Another Market Fable

Market irrationality’s darkest side is the way it so often so violently kills the geese that’s laid its golden eggs. The financial folks keep reinventing ways of making absurd amounts of money because their most successful inventions, derivatives being the most recent example, tend to explode. This time, too, due to another market innovation– the interlocking global capital markets– the self-destruction has led to a continuing world wide meltdown, from Iceland to Portugal.

In the wake of all of this we must be developing a whole slew of new aphorisms that all say something like, “when the banks mess up, the poor pay the bills.” Of course, there’s really nothing new in that at all. This, I think, ought to be the context through which we think about net-neutrality in general and Tim Berners-Lee’s recent piece, “Long Live the Web: A Call for Continued Open Standards and Neutrality,” first published in the Scientific American.

Berner’ persuasively suggests that we are reaching an important turning point. If we kill the goose we won’t get any more eggs. It’s not too complicated, in the end, although the ramifications might be very completed as well as damaging. “The primary design principle underlying the Web’s usefulness and growth,” Berners says, is universality.” If it’s not universal; it’s not the web. If it’s not the web, (digital communications) innovation slows to a crawl or stops altogether.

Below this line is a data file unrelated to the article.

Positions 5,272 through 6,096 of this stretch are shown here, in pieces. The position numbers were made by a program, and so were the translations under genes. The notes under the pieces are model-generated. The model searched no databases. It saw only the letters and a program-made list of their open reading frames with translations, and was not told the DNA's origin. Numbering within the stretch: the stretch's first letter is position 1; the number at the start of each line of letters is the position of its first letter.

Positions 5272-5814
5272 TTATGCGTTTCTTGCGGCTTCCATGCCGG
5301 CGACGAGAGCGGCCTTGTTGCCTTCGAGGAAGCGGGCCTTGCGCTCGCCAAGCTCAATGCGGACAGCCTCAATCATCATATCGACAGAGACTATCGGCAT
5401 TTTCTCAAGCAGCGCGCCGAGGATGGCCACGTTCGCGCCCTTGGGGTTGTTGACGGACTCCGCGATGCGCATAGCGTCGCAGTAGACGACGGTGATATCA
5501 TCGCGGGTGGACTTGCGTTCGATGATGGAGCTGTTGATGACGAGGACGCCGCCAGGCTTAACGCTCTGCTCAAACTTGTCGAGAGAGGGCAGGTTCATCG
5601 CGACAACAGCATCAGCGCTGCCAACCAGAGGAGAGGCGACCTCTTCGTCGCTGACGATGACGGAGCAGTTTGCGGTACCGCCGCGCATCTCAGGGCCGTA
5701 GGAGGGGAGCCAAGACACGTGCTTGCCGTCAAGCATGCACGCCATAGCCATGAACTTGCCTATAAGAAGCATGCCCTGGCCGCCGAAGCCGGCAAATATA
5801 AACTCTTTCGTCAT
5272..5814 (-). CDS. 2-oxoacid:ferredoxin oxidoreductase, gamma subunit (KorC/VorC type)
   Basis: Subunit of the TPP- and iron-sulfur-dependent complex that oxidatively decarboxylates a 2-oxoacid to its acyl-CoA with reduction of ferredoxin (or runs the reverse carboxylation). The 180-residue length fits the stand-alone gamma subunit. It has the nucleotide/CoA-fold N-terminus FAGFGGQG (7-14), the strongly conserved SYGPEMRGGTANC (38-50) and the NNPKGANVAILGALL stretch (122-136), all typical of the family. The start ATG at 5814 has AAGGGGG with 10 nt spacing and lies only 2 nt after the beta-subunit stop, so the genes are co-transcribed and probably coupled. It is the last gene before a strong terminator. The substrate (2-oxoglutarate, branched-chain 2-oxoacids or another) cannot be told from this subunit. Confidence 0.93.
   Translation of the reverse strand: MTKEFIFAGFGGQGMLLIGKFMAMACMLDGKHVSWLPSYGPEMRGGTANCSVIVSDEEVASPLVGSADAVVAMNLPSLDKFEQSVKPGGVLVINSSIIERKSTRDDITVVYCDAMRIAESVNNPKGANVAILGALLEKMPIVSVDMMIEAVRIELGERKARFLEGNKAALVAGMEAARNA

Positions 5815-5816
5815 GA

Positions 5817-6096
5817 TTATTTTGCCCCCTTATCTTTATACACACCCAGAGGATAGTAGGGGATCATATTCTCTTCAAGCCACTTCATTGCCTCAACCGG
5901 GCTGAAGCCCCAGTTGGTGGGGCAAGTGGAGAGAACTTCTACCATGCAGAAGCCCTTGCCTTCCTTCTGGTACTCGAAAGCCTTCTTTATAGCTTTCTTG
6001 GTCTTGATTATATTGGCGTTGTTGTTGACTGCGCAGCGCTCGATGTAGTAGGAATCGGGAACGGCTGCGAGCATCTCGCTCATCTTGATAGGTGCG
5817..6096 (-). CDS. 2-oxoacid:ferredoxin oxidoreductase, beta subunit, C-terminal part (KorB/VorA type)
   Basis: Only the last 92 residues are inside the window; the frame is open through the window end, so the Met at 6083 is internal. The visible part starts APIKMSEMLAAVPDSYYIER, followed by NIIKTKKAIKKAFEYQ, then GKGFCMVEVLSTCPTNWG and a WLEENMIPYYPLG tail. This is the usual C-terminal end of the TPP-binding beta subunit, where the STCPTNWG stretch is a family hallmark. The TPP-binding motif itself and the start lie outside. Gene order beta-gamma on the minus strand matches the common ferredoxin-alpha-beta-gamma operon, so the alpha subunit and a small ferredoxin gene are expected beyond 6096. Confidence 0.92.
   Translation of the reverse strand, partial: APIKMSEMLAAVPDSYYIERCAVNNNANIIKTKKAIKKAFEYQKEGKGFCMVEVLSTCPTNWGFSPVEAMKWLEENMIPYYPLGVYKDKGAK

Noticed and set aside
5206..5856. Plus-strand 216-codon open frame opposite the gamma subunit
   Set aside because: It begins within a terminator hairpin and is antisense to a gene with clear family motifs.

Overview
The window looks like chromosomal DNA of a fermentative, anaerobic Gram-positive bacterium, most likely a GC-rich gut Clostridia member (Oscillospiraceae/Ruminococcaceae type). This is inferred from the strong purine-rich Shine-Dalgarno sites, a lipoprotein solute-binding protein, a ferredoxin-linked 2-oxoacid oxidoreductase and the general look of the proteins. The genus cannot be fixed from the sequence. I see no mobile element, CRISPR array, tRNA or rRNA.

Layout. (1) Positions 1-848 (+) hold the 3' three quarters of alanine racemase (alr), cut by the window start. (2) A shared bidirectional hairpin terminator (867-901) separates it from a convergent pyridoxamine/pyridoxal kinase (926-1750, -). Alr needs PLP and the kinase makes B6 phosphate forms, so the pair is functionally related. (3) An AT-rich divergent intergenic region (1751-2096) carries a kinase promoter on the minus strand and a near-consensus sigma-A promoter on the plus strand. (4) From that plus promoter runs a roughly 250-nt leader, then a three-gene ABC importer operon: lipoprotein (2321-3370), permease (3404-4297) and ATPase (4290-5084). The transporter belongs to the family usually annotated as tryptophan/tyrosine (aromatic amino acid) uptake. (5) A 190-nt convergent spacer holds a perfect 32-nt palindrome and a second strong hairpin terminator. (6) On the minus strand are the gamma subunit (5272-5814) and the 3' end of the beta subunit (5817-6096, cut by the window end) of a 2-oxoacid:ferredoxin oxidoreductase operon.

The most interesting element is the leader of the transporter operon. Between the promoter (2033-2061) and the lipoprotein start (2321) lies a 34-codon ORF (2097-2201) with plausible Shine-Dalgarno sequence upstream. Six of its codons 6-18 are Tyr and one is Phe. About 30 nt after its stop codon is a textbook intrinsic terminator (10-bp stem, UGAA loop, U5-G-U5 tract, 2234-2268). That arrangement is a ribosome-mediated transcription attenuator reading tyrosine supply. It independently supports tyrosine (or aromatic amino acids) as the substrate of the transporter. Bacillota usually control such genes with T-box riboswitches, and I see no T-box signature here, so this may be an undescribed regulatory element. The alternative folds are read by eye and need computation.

About Ray Watkins

I was born in Baton Rouge, Louisiana, at Our Lady of the Lake Hospital. I grew up in Houston, as a part of what we only half-jokingly call the Cajun Diaspora. At a certain point during the Regan administration, I had to leave, so I served in the Peace Corps, Philippines, from 1987-89. I didn't want to return to the United States just yet, so I moved to Paris, France, where I lived for three years or so. I then moved back to Austin, Texas, where I had received my Masters Degree, and (eventually) began a Ph.D., which I completed in 1999. I spent a year at Temple University and then accepted a position at Eastern Illinois University where I worked until May of 2006. I now work exclusively on line (although that may change) for Johns Hopkins, the Art Institute Online, and I can be reached most easily via email: raywatkins [that 'at' symbol]

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